SpaceX launches most powerful GPS satellite ever built

It marks company's first Pentagon-sanctioned national security mission

Photo: Lockheed Martin An artist's impression of a Lockheed Martin GPS 3 navigation satellite in orbit.

A SpaceX Falcon 9 rocket roared to life and streaked away from Cape Canaveral early Sunday carrying the first in a powerful new generation of GPS navigation satellites into orbit. It was the company's 21st launch this year and its first Pentagon-sanctioned national security mission, marking a significant achievement for Elon Musk's privately-held company, which has been trying to break into the military space launch market for years.

Propelled by 1.2m pounds of thrust from its nine first stage engines, the 229-foot-tall rocket lifted off at 8:51 a.m. EST, climbing straight away from launch complex 40 at the Cape Canaveral Air Force Station. Its payload, the first GPS 3 satellite from Lockheed Martin, separated from the rocket one hour and 59 minutes later. SpaceX will now have to launch another four US Air Force’s GPS 3 satellites in addition to today’s mission.

The launching, nevertheless, came five days late because of a last-minute problem with first stage propellant temperatures Tuesday and stormy weather Thursday. High winds forced another 24-hour delay Saturday, but conditions were ideal Sunday and the rocket put on a spectacular show as it raced away to the northeast through a cloudless sky.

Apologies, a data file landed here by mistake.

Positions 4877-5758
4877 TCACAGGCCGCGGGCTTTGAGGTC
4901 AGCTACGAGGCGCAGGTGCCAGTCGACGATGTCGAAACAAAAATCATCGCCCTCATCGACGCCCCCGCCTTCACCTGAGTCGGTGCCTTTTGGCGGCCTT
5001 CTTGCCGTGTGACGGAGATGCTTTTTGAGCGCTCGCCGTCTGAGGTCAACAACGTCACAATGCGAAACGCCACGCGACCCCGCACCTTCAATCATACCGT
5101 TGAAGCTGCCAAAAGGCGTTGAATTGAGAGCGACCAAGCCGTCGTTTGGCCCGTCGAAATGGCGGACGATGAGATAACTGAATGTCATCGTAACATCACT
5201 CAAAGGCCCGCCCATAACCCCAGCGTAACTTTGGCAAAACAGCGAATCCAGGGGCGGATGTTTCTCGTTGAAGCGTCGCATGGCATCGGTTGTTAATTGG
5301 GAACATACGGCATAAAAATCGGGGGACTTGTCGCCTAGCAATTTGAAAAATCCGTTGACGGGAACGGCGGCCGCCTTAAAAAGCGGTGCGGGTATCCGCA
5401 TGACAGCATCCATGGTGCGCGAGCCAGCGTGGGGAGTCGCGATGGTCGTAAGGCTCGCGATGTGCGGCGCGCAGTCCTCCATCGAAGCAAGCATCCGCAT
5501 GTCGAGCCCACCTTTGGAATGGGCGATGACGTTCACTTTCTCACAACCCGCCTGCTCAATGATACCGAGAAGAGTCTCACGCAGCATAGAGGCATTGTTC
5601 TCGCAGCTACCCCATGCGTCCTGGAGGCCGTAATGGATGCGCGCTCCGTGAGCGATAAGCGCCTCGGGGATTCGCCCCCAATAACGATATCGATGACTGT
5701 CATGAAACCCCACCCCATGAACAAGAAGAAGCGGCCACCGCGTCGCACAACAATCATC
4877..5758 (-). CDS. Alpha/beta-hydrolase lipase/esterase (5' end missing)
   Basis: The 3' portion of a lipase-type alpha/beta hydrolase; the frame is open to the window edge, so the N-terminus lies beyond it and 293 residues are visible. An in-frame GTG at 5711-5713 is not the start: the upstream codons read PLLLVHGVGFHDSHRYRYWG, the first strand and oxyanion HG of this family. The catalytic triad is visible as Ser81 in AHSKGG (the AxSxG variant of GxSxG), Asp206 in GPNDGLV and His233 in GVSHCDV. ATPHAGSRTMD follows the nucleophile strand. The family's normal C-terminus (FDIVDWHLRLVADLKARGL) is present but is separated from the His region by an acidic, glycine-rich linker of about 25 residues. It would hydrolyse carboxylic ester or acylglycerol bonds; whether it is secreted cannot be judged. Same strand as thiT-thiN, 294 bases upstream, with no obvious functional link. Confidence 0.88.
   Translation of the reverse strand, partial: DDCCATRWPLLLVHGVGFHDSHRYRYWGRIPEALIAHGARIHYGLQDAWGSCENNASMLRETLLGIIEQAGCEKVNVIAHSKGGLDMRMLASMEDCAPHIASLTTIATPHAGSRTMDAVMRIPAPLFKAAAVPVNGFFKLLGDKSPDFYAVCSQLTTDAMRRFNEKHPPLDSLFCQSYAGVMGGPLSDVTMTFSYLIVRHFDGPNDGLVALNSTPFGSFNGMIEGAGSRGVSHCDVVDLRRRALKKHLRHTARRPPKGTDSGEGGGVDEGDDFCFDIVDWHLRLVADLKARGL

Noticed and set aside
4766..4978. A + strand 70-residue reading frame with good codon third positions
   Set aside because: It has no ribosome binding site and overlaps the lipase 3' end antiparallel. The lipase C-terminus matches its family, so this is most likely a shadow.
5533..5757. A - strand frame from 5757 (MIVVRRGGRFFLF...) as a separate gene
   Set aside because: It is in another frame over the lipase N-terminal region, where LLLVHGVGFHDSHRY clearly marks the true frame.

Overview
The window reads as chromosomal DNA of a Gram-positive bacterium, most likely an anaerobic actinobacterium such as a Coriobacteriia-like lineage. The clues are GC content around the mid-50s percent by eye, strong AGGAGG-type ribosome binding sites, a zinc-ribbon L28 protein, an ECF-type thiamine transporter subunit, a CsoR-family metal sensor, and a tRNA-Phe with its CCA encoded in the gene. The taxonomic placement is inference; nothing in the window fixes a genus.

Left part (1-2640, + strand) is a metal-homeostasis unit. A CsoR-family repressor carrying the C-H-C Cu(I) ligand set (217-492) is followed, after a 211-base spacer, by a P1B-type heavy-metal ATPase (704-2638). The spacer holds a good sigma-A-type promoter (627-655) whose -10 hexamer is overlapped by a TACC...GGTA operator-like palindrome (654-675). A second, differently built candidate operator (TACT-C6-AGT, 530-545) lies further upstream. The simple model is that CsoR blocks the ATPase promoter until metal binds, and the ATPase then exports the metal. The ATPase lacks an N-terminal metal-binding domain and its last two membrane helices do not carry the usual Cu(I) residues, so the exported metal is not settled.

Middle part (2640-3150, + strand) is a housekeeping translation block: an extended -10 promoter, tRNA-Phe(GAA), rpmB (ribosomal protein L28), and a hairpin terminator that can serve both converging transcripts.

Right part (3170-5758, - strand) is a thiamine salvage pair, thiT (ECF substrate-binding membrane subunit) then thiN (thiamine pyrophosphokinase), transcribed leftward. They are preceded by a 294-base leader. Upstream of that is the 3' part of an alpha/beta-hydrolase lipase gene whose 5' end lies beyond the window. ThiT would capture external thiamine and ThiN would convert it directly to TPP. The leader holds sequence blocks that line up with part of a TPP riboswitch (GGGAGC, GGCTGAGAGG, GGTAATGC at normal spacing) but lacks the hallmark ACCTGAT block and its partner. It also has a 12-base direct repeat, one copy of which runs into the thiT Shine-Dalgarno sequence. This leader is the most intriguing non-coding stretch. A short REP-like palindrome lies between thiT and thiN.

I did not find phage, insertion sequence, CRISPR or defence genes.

Furthermore, in a departure from what has become normal practice for SpaceX, the first stage did not attempt to fly itself back to Cape Canaveral or to an off-shore drone ship. The GPS satellite was loaded with more fuel than usual, increasing the load on the Falcon 9 and requiring more first stage performance. The rocket did not have enough propellant left over to attempt a landing. because of mission requirements for lofting the 4,400-kilogram satellite into a highly elliptical orbit. From there the satellite will circularise into a medium Earth orbit, joining the US’s GPS constellation of 31 older satellites delivering positioning, navigation, and timing services to more than four billion users. But what differs it from the others is that the new GPS 3 satellite will broadcast a stronger signal to counter electronic jamming. It will also be the first GPS satellite to broadcast four civil signals, and the first to do launch and control checkout with the Air Force’s new ground control system: OCX Block 0.

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